I recently learned about ‘Humanistic Judaism.’ I understand it’s a movement within Judaism, but don’t quite understand. Can you help explain?
Humanism is the belief in attaching importance to the human being rather than the supernatural. Humanistic Judaism is a branch of Judaism that focuses on relationship to others rather than a belief in G-d.
According to the website for the Society for Humanistic Judaism,
Humanistic Judaism embraces a human-centered philosophy that celebrates Jewish culture without supernatural underpinnings. Humanistic Jews value their Jewish identity and the aspects of Jewish culture that offer a genuine expression of their contemporary way of life. We believe in the human capacity to create a better world.
Judaism is both a religion and an ethnicity. Humanistic Judaism’s focus is on the cultural aspect of Judaism. They believe in the history, ethics, and cultural aspects with no central religious belief and sometimes no religious belief at all. Humanistic Jews celebrate Jewish holidays and life cycle events, but do so for their connection to the culture and community rather than based on the belief in a higher power. Whereas traditional Jewish blessings contain many references to G-d, Humanistic Jewish blessings contain none at all and rather include references to elements (light, sustenance, sun, rain, etc.), people, and humanity.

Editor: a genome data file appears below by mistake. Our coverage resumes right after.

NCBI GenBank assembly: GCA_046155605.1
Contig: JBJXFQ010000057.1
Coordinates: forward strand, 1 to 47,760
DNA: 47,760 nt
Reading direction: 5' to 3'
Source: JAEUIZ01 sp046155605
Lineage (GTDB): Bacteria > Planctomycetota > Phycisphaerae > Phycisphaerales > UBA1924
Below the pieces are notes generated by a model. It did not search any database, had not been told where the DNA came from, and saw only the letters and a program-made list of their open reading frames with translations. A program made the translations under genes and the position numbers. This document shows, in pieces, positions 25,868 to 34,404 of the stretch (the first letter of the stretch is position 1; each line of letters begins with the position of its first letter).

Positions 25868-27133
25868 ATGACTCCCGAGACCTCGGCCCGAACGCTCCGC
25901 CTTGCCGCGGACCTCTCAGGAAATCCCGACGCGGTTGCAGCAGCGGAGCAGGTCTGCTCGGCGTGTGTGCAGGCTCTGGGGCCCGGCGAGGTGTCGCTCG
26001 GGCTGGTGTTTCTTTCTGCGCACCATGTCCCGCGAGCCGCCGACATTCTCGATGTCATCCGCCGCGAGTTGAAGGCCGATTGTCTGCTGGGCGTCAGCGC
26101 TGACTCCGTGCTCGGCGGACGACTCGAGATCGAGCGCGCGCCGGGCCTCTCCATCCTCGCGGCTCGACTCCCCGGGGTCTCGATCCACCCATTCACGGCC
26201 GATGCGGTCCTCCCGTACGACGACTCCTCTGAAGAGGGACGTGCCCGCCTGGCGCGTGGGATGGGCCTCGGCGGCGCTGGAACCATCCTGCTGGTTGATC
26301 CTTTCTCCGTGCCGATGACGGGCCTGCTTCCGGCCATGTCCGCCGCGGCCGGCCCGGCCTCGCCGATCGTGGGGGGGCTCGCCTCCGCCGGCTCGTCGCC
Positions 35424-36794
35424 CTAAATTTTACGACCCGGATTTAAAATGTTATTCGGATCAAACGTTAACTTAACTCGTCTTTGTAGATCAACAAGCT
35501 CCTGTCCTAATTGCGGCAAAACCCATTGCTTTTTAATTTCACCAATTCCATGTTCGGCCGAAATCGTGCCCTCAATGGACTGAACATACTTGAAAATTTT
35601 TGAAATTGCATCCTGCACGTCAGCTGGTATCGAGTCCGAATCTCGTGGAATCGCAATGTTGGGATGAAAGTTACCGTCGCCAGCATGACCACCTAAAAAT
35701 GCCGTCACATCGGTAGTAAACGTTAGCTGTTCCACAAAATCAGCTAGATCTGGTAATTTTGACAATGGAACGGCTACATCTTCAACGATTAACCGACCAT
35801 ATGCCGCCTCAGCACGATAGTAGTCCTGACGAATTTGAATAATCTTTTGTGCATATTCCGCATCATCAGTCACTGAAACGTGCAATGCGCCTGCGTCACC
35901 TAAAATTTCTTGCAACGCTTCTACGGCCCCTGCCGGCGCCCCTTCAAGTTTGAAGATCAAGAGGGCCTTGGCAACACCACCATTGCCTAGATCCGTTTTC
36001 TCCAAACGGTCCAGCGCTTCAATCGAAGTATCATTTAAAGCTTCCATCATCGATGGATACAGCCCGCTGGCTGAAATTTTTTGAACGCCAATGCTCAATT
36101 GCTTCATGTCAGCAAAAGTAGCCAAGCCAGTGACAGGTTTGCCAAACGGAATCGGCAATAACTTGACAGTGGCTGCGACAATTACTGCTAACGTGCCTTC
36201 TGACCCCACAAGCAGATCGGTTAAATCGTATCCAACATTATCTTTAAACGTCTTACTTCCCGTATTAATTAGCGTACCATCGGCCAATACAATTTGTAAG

The first Humanistic Jewish congregation was founded in Michigan in 1963. Various Humanistic Jewish organizations have been created since that time. There are nearly 30 congregations. The group trains and educates their own rabbis and other leaders. The group is a relatively small subset of Judaism. It falls fifth among the branches of Judaism after Orthodox, Reform, Conservative, and Reconstructionist Judaism.
In 2008, NPR’s Faith Matters featured a segment on Humanistic Judaism that may provide more insight.
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